In the sometimes virulent (A. O. Scott) reviews of this film, most forgot to talk about its main theme–only Variety paid tribute to it. The One Hundred Foot Journey, directed by Lasse Halstrom, continues his campaign against xenophobia–the outsider in My Life As a Dog, the gypsy in Chocolat, and now the Indian family in France. Personally, I consider this to be a good idea, unlike Scott, who speaks of Halstrom’s “easygoing blend of elegance and vulgarity that has been his signature at least since Chocolat.” Now, Chocolat is one of my favorites and vulgar is the last thing you could call that film or this one, for that matter.
(electroshadow.com) Based on the book by Richard C. Morais, the film sports little apparent conflict and nothing too terrible happens. Actually, there is plenty of conflict among the characters, but it is low key–and frankly, that’s how I like my conflict.
Scott goes on to tell us that the great score by A. R. Rahman sounds like “transnational airport music.” Actually Rahman, according to our cab driver, a Bengali who gently inserted himself in our conversation to identify the film’s Indian language as Hindi, is a famous composer. By the way, Rahman won TWO Academy Awards for Slumdog Millionaire. We loved the music in Journey and we don’t much care for airport music.
There’s a lot of condescending talk about “food porn,” but this is one kind of porn I’m in favor of. Never have vegetables looked so tempting and they really do look that way in France. And so do spices from India.
Refugees first from a tragedy in India, then from rain in England, the Kadam family takes root in a heavenly French village near a forest where some first rate mushrooms grow. Clearly, for a chef, paradise.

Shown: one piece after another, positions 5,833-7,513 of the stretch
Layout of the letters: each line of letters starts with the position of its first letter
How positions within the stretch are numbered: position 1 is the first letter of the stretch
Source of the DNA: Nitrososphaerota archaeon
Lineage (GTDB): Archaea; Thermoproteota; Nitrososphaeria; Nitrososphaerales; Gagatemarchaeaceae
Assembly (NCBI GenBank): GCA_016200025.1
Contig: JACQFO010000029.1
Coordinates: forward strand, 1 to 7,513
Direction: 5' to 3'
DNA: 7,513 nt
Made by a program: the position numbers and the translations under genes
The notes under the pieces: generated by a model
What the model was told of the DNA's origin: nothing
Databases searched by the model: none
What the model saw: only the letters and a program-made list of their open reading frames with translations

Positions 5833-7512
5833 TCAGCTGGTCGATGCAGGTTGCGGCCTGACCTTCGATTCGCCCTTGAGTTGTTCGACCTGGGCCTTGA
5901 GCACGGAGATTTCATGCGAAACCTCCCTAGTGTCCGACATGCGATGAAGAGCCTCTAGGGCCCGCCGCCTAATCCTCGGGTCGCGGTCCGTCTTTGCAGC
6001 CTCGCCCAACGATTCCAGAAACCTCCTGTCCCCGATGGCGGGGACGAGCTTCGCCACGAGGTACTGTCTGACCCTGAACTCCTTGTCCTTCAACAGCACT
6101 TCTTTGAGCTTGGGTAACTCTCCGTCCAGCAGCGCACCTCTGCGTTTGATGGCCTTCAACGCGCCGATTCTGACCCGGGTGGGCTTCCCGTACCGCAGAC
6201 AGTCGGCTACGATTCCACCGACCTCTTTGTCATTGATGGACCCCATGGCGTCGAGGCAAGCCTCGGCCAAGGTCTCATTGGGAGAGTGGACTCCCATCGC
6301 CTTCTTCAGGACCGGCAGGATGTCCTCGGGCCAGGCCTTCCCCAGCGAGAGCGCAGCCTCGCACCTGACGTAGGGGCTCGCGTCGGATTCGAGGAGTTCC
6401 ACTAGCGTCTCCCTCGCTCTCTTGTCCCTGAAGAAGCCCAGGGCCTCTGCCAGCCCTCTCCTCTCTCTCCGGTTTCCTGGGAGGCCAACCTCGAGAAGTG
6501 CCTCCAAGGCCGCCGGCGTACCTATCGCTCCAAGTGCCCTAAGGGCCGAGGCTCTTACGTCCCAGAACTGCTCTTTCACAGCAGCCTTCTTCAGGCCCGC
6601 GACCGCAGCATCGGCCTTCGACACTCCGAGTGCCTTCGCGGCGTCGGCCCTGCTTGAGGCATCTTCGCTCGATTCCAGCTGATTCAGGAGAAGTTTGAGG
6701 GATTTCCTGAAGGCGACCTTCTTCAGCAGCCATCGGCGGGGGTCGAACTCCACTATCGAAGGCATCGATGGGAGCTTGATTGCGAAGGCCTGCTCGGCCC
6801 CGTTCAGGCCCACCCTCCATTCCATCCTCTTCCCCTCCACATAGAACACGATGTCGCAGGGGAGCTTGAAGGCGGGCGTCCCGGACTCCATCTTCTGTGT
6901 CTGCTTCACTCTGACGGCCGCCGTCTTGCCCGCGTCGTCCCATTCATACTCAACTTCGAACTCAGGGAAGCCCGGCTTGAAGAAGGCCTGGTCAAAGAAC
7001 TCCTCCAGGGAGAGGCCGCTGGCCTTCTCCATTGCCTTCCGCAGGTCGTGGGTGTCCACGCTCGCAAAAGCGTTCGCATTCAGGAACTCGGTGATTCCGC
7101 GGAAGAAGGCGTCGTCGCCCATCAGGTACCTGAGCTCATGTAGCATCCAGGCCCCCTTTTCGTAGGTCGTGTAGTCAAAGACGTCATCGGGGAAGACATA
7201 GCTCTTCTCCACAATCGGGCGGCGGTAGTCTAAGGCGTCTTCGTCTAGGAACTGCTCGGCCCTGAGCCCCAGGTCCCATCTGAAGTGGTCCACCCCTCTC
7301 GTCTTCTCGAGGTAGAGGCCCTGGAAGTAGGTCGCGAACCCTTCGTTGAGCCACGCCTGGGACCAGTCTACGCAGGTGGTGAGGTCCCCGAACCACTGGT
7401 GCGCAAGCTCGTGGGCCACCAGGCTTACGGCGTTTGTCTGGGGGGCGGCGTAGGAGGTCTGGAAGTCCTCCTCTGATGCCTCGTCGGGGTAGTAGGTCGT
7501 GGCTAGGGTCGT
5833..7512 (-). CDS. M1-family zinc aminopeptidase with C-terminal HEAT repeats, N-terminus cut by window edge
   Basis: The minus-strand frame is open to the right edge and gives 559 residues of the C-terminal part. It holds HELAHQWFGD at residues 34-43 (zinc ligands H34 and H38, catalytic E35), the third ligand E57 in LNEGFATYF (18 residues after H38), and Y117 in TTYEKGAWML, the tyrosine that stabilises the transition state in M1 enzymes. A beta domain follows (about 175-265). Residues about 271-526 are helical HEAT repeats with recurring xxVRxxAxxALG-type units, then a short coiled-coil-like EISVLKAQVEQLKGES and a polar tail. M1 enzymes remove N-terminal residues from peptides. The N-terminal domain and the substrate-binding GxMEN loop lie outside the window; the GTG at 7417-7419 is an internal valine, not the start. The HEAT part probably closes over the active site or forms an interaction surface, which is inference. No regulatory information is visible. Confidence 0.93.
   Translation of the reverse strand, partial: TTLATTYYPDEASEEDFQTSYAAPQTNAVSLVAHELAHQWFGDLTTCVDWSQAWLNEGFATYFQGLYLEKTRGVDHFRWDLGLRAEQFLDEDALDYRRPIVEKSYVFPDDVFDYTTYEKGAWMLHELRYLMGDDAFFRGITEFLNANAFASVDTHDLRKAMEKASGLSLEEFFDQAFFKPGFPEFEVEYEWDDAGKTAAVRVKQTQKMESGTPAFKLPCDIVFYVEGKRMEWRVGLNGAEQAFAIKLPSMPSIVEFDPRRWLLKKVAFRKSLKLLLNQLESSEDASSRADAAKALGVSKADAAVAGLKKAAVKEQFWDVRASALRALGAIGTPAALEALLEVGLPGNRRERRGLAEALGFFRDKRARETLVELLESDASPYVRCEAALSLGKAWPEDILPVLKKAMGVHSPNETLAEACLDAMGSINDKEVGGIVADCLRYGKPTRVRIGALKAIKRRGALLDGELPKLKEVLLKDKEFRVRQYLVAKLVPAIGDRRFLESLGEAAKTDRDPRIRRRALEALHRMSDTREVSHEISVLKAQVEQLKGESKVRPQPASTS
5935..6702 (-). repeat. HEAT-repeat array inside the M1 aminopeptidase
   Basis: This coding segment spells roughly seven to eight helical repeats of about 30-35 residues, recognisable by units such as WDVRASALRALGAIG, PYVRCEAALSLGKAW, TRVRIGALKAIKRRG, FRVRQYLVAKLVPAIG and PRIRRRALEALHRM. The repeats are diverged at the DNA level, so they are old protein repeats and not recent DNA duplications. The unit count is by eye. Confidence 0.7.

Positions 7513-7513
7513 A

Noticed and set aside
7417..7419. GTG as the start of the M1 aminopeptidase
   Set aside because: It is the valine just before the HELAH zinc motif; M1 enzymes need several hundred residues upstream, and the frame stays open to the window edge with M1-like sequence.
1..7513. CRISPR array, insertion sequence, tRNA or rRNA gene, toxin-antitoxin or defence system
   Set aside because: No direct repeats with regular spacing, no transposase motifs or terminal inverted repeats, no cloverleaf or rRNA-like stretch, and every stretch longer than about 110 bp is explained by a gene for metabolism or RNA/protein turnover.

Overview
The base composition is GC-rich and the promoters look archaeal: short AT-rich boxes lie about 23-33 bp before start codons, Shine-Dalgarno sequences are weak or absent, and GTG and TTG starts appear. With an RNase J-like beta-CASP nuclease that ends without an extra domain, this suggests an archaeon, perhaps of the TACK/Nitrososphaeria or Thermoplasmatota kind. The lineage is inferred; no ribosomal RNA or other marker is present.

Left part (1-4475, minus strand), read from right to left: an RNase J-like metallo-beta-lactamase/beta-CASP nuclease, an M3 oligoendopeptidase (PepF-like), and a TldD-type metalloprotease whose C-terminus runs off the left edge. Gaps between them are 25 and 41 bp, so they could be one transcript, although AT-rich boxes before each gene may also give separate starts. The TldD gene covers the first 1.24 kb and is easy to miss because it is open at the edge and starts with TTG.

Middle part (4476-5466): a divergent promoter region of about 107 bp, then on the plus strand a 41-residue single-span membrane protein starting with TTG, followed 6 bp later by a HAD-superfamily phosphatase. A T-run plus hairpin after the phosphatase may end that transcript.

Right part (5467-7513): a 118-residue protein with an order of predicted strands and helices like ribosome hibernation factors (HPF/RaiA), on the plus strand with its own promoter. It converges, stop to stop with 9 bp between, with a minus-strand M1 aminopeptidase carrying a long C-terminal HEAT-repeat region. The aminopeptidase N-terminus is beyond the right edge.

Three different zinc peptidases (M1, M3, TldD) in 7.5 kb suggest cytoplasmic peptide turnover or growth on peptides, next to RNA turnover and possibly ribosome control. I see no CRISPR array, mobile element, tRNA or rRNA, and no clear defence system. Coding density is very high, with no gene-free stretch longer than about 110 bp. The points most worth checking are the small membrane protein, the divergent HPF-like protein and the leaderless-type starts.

Old pros Om Puri (Papa Kadam) and Helen Mirren (Madame Mallory) play dirty tricks on each other while Manish Dayal (Hassan) and Charlotte Le Bon (Marguerite) meet in the countryside.
As in Chocolat, an ugly xenophobic incident triggers a reappraisal of old attitudes. Right now, with ugly things happening in my beloved France and elsewhere in Europe–for that matter, in Ferguson, MO–this is a message, obviously of great importance to Halstrom, that we need to hear. Having a town in France named, La Mort Aux Juifs (Death to the Jews), is bad enough, but having the mayor state comfortingly, “Why change a name that goes back to the Middle Ages or even further? We should respect these old names…. No one has anything against the Jews, of course” (nytimes.com) makes it about 10 times worse.
The rest of the film is taken up with Hassan’s climb to reach the stars–Michelin stars that is.
All in all, this is a feast for the senses and the mind. So, pay no attention to the naysayers–they like to carp. Go and enjoy.